WASHINGTON Aug 2 The U.S. Air Force has delayed
the award of a contract valued at up to $6.8 billion for a new
combat search and rescue helicopter program until the first
quarter of fiscal year 2014, which begins Oct. 1, spokesman Ed
The expected winner is Sikorsky Aircraft, a unit of United
Technologies Corp, after all other potential bidders
dropped out of the competition last December.
Gulick said the award date had slipped from the fourth
quarter of fiscal 2013 due to several factors, including time
required to complete an independent cost estimate and the impact
of government furloughs.
He said an initial delay in the release of the terms of the
competition for 112 new helicopters also played a role, but
insisted it was not related to the number of bid submitted.
All but one of the contractors expected to bid for the work
dropped out last December, effectively ceding the competition to
Sikorsky and its key subcontractor, Lockheed Martin Corp
Boeing Co, Textron Inc's Bell Helicopter unit
, EADS and Northrop Grumman Corp teamed
with AgustaWestland, part of Italy's Finmeccanica SpA,
decided to skip the competition after concluding the bidding
rules were so narrowly framed that they effectively excluded all
but Sikorsky's Black Hawk helicopter from the competition.
The Air Force denies the competition was written to favor
Sikorsky, arguing that it wrote the terms of the competition to
be as clear as possible with potential bidders about what
capabilities the Air Force wanted and could afford.
Frans Jurgens, spokesman for Sikorsky, said the company had
received numerous queries from the Air Force during the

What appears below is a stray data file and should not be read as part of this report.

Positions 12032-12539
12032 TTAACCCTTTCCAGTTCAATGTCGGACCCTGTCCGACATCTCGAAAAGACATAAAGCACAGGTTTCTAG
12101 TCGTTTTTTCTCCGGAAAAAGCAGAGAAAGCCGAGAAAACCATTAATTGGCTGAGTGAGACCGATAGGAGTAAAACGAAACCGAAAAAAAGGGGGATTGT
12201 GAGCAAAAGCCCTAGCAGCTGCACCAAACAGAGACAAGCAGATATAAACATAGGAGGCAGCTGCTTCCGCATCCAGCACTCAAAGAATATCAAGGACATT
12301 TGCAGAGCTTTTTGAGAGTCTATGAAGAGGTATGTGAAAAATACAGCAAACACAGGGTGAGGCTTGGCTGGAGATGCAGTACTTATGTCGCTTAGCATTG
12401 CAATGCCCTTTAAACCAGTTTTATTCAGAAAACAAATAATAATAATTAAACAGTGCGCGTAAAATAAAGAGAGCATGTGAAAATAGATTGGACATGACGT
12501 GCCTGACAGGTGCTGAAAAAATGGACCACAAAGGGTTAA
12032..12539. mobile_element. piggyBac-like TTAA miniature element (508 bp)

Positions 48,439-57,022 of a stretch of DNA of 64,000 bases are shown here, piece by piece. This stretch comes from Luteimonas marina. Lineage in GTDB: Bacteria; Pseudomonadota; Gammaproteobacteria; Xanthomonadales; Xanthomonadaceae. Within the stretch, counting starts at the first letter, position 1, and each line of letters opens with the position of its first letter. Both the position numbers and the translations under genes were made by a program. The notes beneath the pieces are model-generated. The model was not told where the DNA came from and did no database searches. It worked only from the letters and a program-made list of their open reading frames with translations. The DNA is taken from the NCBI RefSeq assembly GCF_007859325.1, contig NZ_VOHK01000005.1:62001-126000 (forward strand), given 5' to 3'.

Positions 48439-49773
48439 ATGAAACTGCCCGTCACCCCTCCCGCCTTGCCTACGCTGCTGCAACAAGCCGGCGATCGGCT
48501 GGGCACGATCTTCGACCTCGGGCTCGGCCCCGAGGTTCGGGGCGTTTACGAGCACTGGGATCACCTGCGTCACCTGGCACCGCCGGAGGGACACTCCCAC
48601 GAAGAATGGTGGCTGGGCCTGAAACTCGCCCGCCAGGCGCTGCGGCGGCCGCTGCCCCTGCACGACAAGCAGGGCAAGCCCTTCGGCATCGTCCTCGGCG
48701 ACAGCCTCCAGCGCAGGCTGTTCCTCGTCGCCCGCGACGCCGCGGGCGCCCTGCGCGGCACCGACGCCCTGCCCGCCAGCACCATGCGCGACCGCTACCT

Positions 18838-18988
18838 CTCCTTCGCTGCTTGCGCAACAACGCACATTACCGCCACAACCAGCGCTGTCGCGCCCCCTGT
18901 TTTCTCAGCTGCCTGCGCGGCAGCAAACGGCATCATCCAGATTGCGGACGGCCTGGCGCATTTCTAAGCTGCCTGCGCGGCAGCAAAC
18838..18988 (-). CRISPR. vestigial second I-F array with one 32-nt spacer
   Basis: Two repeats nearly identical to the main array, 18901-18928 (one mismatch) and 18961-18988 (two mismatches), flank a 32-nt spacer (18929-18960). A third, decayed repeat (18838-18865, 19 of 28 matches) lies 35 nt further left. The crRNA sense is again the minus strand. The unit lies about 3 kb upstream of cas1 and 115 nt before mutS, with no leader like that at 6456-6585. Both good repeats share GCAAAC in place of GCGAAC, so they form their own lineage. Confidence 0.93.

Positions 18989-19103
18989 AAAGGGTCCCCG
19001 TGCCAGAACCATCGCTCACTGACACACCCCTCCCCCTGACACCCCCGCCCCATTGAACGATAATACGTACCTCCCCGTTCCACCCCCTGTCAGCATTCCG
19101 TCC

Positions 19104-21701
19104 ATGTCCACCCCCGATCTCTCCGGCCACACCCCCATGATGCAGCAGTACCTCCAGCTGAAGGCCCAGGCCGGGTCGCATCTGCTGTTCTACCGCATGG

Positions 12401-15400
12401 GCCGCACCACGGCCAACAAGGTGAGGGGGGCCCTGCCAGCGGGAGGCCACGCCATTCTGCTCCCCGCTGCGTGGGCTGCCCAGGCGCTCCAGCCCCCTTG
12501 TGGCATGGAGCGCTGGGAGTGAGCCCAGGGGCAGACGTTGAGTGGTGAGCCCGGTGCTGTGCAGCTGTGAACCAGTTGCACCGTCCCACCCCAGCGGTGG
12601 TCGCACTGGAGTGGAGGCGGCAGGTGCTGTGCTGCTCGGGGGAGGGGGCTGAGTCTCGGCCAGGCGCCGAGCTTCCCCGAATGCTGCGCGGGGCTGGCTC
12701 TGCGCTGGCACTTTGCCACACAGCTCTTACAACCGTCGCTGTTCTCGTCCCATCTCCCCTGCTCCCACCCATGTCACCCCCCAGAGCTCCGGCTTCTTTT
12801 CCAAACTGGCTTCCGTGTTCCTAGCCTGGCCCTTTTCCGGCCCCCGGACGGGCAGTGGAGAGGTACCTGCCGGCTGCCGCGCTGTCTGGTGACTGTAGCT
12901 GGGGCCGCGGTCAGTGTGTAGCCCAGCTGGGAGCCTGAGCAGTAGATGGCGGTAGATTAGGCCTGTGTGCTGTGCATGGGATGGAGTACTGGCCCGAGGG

competition, and looked forward to a contract award.
"During the last several months, Sikorsky has interacted
with the Air Force to conduct an extensive evaluation of our CRH
proposal. We are ready to begin work building a proven,
cost-effective CRH-60 aircraft at the service's convenience," he
Dan Spoor, vice president of aviation systems for Lockheed
Martin's Mission Systems and Training business, said Lockheed
had spent a fair amount of time responding to queries from the
Air Force that are called "evaluation notices."
Asked if the Air Force had changed its process as a result
of the other bidders dropping out, Spoor said, "They had the
same rigorous process that they've done in the past."
The Air Force has been trying to replace its aging fleet of
Sikorsky HH-60 Pave Hawk helicopters for many years. In 2006, it
picked Boeing's H-47 Chinook helicopter, but the Pentagon
canceled the $15 billion contract in 2009 after multiple
protests by the losing bidders.
Defense analyst Loren Thompson, with the Lexington
Institute, said the Air Force was determined to make sure that
this contract award was airtight, after several embarrassing
acquisition problems in recent years.